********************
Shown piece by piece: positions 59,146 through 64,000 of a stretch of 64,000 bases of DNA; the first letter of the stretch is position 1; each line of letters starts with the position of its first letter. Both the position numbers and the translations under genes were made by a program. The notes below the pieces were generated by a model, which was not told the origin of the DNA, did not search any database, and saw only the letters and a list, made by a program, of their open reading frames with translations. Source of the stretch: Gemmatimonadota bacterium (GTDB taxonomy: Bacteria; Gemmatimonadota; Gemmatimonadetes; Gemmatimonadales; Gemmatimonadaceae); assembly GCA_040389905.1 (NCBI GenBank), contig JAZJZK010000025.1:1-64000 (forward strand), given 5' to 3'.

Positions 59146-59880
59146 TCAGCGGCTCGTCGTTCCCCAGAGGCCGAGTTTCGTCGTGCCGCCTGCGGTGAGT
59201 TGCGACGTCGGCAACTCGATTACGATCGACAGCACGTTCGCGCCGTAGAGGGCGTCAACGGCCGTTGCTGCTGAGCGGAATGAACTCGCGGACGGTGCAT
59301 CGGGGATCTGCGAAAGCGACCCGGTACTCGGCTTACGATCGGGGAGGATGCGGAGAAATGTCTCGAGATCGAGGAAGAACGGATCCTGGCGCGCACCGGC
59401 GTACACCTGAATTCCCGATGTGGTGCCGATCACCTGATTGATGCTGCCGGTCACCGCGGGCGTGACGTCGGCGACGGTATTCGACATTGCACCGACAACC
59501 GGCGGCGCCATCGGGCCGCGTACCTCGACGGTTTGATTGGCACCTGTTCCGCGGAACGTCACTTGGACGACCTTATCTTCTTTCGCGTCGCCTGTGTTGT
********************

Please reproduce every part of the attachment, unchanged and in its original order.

Shown piece by piece: positions 59,146 through 64,000 of a stretch of 64,000 bases of DNA; the first letter of the stretch is position 1; each line of letters starts with the position of its first letter. Both the position numbers and the translations under genes were made by a program. The notes below the pieces were generated by a model, which was not told the origin of the DNA, did not search any database, and saw only the letters and a list, made by a program, of their open reading frames with translations. Source of the stretch: Gemmatimonadota bacterium (GTDB taxonomy: Bacteria; Gemmatimonadota; Gemmatimonadetes; Gemmatimonadales; Gemmatimonadaceae); assembly GCA_040389905.1 (NCBI GenBank), contig JAZJZK010000025.1:1-64000 (forward strand), given 5' to 3'.

Positions 59146-59880
59146 TCAGCGGCTCGTCGTTCCCCAGAGGCCGAGTTTCGTCGTGCCGCCTGCGGTGAGT
59201 TGCGACGTCGGCAACTCGATTACGATCGACAGCACGTTCGCGCCGTAGAGGGCGTCAACGGCCGTTGCTGCTGAGCGGAATGAACTCGCGGACGGTGCAT
59301 CGGGGATCTGCGAAAGCGACCCGGTACTCGGCTTACGATCGGGGAGGATGCGGAGAAATGTCTCGAGATCGAGGAAGAACGGATCCTGGCGCGCACCGGC
59401 GTACACCTGAATTCCCGATGTGGTGCCGATCACCTGATTGATGCTGCCGGTCACCGCGGGCGTGACGTCGGCGACGGTATTCGACATTGCACCGACAACC
59501 GGCGGCGCCATCGGGCCGCGTACCTCGACGGTTTGATTGGCACCTGTTCCGCGGAACGTCACTTGGACGACCTTATCTTCTTTCGCGTCGCCTGTGTTGT